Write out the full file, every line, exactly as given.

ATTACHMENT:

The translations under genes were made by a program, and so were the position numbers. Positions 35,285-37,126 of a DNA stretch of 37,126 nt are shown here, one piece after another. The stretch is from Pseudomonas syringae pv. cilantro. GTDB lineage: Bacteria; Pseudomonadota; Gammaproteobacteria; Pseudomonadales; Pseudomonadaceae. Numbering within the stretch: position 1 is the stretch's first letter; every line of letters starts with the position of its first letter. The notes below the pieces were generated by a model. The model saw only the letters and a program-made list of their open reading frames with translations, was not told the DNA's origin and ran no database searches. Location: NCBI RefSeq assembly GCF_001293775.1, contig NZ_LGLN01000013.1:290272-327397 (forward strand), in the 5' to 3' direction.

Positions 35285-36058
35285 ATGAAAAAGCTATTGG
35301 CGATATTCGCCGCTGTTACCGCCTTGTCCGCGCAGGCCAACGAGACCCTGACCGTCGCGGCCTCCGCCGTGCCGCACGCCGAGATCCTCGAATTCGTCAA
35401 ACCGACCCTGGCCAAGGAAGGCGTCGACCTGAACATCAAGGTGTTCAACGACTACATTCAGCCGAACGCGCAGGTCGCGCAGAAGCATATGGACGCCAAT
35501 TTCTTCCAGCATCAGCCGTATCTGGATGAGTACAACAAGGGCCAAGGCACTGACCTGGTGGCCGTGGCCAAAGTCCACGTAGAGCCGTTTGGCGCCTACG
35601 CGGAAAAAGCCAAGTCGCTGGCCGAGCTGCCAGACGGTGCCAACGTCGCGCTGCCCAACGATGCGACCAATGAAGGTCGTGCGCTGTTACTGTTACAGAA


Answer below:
The translations under genes were made by a program, and so were the position numbers. Positions 35,285-37,126 of a DNA stretch of 37,126 nt are shown here, one piece after another. The stretch is from Pseudomonas syringae pv. cilantro. GTDB lineage: Bacteria; Pseudomonadota; Gammaproteobacteria; Pseudomonadales; Pseudomonadaceae. Numbering within the stretch: position 1 is the stretch's first letter; every line of letters starts with the position of its first letter. The notes below the pieces were generated by a model. The model saw only the letters and a program-made list of their open reading frames with translations, was not told the DNA's origin and ran no database searches. Location: NCBI RefSeq assembly GCF_001293775.1, contig NZ_LGLN01000013.1:290272-327397 (forward strand), in the 5' to 3' direction.

Positions 35285-36058
35285 ATGAAAAAGCTATTGG
35301 CGATATTCGCCGCTGTTACCGCCTTGTCCGCGCAGGCCAACGAGACCCTGACCGTCGCGGCCTCCGCCGTGCCGCACGCCGAGATCCTCGAATTCGTCAA
35401 ACCGACCCTGGCCAAGGAAGGCGTCGACCTGAACATCAAGGTGTTCAACGACTACATTCAGCCGAACGCGCAGGTCGCGCAGAAGCATATGGACGCCAAT
35501 TTCTTCCAGCATCAGCCGTATCTGGATGAGTACAACAAGGGCCAAGGCACTGACCTGGTGGCCGTGGCCAAAGTCCACGTAGAGCCGTTTGGCGCCTACG
35601 CGGAAAAAGCCAAGTCGCTGGCCGAGCTGCCAGACGGTGCCAACGTCGCGCTGCCCAACGATGCGACCAATGAAGGTCGTGCGCTGTTACTGTTACAGAA